Modeling progress: causal models, event types, and the imperfective paradox
Prerna Nadathur, Elitzur Bar-Asher Siegal
August 2022
 

Under progressive marking, telic predicates can describe events that fail to reach culmination. Prominent accounts of this so-called "imperfective paradox" tie the effect to the modal accessibility of culmination, intensionalizing the progressive operator so that it instantiates qualifying (culminated) eventualities across a set of alternatives to the evaluation world. This approach faces a number of empirical challenges, including the acceptability of progressives of unlikely or locally out-of-reach events. This paper proposes a new approach, on which telic progressives are instead sensitive to (mereological) structure inherited from an event type associated with telic predicate P. An event type constitutes a formal causal model (e.g., Pearl 2000) in which P's culmination condition C occurs as a dependent or caused variable.  The model provides a set of causal pathways for realizing C, each of which comprises a set of jointly sufficient causal conditions for C, and also establishes (sets of) conditions which preclude C. On this approach, the progress of an actual token P-eventuality can be measured with respect to the event type. A reference time situation s satisfies PROG(P) just in case it is a plausible cross-section of an incomplete causal pathway in P: s must verify some but not all the conditions in a causal pathway for C, and fail to verify a sufficient set of conditions for non-culmination.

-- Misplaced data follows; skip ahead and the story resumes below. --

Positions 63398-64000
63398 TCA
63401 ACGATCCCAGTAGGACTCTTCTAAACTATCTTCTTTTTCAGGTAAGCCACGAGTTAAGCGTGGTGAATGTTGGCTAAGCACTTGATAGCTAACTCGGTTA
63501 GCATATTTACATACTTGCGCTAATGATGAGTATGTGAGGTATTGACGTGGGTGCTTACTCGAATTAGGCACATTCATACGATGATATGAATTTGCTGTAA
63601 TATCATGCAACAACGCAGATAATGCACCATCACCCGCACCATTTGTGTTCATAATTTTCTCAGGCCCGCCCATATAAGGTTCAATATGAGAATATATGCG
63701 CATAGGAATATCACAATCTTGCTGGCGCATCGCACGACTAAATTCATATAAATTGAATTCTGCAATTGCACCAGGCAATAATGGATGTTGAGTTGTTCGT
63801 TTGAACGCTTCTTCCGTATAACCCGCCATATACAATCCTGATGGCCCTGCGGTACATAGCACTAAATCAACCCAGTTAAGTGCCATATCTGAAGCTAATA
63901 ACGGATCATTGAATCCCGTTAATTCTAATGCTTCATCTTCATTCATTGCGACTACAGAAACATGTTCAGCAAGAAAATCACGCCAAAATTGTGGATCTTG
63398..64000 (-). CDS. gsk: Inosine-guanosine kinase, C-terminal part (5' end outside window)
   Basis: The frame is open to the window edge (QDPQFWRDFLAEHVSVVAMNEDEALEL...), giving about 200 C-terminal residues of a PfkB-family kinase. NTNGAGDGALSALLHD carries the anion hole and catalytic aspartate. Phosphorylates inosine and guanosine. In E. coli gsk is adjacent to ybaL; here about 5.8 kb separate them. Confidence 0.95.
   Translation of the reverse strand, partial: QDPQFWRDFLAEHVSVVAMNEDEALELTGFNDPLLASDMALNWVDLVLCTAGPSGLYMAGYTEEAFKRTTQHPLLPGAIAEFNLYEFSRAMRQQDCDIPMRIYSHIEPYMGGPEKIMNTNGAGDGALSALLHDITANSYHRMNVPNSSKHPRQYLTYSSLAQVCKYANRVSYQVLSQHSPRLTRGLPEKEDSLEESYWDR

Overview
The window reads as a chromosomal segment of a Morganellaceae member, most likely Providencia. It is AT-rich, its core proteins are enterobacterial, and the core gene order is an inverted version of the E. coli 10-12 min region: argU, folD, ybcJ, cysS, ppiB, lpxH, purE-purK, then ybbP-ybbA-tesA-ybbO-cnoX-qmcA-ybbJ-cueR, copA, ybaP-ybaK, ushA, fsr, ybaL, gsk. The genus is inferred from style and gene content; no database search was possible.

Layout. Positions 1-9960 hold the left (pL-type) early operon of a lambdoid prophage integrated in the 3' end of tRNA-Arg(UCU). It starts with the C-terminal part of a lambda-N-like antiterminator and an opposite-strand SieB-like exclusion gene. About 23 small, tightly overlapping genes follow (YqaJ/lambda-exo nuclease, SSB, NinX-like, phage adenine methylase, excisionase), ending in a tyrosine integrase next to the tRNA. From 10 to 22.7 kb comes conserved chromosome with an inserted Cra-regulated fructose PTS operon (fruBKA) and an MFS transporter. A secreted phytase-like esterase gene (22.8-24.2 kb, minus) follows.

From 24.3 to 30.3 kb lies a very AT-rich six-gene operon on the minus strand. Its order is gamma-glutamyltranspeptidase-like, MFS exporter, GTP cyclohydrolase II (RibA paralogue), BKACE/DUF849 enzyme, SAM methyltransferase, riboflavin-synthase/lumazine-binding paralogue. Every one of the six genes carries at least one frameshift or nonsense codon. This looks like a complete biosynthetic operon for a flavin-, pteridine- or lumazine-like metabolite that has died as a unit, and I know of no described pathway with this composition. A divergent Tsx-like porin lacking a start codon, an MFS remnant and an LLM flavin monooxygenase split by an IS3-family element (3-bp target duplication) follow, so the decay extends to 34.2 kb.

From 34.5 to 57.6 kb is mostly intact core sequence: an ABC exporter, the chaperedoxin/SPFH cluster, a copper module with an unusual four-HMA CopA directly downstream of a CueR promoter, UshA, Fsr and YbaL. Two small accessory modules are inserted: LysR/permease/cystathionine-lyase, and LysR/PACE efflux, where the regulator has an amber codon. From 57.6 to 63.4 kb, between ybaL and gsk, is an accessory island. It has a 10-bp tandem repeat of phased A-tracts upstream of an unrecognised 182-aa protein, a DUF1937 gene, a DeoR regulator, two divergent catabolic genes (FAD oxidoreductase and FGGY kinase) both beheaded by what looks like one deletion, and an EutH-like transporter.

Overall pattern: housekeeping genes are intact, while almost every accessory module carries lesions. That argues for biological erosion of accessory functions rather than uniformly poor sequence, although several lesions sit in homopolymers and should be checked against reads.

Format: [ pdf ]
Reference: lingbuzz/006736
(please use that when you cite this article)
Published in: Proceedings of WCCFL 40
keywords: imperfective paradox, progressive, causal models, event types, sufficient sets, culmination procedure, intensionality, accomplishment, semantics
previous versions: v1 [July 2022]
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